After the rain stopped and the waters receded, the 700-bed hospital was a shattered mess: the emergency room had flooded, expensive diagnostic equipment was destroyed by the influx of brackish water and research projects were ruined when power was lost. The damage totaled an estimated $1 billion.
Unable to treat patients, doctors scrambled to get credentials at nearby facilities so they could provide care. Other hospitals made operating rooms available for NYU surgeons at night and on weekends. Nurses, medical students and other staffers were deployed elsewhere to help care for the displaced and continue their studies.
As the operating rooms, intensive care units and other services reopened Thursday—59 days after the storm—staff members' faces wore visible signs of relief.
"We're home," said Chief of Surgery Dr. Stephen Hofstetter, the surgical scrubs and cap he wore to the reopening ceremony emphasizing the real significance of the day.
About 55 surgeries were scheduled for the first day back in business—a little more than a third of the 150 cases typically handled each day. Surgery department chair Dr. Lee Pachter said they were starting slow, in part because it is a holiday week that usually has a lighter schedule.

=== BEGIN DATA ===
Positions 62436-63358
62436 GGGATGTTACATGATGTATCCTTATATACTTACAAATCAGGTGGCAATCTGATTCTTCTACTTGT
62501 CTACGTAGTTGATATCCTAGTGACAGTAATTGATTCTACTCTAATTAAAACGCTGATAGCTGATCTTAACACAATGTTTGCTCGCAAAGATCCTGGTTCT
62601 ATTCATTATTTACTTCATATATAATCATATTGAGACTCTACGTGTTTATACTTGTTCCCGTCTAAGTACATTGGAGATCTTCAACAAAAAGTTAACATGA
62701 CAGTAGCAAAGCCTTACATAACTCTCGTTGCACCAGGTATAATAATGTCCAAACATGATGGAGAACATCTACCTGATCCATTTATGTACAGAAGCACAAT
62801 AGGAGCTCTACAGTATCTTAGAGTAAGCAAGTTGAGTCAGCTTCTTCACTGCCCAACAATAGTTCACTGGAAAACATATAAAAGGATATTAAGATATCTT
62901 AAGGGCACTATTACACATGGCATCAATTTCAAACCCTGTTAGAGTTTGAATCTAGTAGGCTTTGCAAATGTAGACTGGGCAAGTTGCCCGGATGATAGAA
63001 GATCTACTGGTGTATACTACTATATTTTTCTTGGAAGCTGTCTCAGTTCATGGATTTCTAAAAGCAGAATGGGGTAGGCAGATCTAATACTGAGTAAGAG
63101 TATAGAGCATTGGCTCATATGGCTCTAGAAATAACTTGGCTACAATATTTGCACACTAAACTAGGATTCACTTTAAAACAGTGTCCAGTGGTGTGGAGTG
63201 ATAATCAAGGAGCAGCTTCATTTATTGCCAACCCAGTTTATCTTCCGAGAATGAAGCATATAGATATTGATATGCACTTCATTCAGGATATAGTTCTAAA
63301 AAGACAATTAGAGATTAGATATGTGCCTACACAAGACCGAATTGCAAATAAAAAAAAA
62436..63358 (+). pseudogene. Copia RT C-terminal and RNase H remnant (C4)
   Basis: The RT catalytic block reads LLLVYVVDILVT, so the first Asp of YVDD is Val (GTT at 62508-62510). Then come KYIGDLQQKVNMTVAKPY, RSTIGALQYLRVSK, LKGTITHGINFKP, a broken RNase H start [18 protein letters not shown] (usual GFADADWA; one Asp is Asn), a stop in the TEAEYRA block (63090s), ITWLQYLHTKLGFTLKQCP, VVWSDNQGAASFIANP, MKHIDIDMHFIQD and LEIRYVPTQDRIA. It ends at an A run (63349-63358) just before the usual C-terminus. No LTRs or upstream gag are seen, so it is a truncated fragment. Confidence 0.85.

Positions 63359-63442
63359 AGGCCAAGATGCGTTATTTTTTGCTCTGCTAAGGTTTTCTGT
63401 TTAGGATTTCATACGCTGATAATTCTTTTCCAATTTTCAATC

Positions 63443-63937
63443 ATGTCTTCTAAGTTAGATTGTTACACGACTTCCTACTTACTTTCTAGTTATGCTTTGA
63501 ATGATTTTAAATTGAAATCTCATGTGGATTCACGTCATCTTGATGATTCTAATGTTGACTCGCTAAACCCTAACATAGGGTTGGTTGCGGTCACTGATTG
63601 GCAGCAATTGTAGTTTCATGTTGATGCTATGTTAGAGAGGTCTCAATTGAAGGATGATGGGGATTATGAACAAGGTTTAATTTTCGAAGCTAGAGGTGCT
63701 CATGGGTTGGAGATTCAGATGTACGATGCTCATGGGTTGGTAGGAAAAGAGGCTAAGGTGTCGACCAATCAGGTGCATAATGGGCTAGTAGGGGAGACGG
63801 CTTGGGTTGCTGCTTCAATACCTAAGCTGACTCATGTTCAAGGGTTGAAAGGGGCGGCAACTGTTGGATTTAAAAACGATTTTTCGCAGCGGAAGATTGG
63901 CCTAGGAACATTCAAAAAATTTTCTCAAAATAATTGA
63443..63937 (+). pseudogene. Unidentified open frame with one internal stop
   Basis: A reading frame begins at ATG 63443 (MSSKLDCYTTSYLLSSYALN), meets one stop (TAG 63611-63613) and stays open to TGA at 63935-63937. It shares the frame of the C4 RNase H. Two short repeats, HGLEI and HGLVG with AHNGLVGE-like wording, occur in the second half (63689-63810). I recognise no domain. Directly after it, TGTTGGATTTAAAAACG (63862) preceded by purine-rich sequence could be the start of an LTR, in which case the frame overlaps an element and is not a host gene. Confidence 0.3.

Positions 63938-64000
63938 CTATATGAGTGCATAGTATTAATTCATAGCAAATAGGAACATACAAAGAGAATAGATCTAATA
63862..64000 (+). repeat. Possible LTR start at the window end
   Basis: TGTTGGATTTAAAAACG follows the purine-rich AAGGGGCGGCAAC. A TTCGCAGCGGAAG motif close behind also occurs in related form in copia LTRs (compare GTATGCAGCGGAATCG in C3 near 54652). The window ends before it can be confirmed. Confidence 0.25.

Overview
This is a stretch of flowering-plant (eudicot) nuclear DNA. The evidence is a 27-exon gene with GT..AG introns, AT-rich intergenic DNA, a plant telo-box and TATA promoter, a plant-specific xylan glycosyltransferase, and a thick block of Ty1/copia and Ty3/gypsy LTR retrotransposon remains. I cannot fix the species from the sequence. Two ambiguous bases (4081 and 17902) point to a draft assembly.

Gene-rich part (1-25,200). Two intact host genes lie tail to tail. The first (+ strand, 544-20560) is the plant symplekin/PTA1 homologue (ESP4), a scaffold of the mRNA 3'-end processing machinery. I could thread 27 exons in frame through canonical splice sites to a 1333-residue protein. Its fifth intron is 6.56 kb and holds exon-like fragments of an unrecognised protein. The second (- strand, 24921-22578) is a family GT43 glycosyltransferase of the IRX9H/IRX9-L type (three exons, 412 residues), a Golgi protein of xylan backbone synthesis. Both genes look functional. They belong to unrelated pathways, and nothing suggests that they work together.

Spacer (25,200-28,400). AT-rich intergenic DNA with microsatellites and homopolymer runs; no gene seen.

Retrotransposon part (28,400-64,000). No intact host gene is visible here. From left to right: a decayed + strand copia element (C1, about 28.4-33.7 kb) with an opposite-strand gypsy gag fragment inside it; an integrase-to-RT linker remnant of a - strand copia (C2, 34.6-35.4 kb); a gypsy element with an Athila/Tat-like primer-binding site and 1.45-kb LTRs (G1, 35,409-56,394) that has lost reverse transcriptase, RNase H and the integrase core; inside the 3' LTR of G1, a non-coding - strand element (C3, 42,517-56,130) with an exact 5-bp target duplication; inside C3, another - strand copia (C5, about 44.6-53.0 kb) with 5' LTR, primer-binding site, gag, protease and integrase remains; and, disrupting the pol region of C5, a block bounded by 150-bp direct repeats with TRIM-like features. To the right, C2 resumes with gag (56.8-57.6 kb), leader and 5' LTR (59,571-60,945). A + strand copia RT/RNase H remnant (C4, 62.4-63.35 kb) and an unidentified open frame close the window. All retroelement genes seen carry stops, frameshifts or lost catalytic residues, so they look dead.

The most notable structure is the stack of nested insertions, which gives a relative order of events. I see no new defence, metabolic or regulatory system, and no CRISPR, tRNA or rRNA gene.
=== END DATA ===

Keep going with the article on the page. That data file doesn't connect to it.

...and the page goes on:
"We'll be running up rather quickly," he said. He estimated that 98 percent of patients stayed with their NYU doctors despite the disruption.
While staff members recalled the harrowing evacuation—one story involved a 400-pound patient being carried by firefighters down 15 flights of stairs—hospital administrators and elected officials gathered to celebrate the extraordinary efforts involved in getting the hospital back in business so quickly.
"When we toured this this hospital six week ago, destruction was everywhere," said Sen. Chuck Schumer, D-N.Y., to the crowd assembled in the now-gleaming lobby. "It was like something you'd see in a science fiction movie."
Schumer, who helped secure nearly $150 million in federal aid to repair the facility, called the hospital's quick recovery "a metaphor for all of New York and New Jersey after Sandy." Schumer also helped usher through the Senate a $60.4 billion aid package for the region that includes more for the hospital to cover repairs and mitigation aimed at avoiding repeated problems in the future.
Kenneth Langone, chairman of the hospital's board and a patient himself during the storm, called it "one more time a miracle happened in New York City."
About 75 percent of the hospital's services are up and running, and signs of construction and restoration are still visible. The emergency room remains shuttered. The hospital was at the start of a major emergency department expansion before the storm and will add storm-protection measures as part of the work. In the meantime, NYU hopes to open an urgent care center within a few weeks and to start accepting ambulances and trauma cases soon after that.
Maternity, pediatrics and several other services are due restart Jan. 14.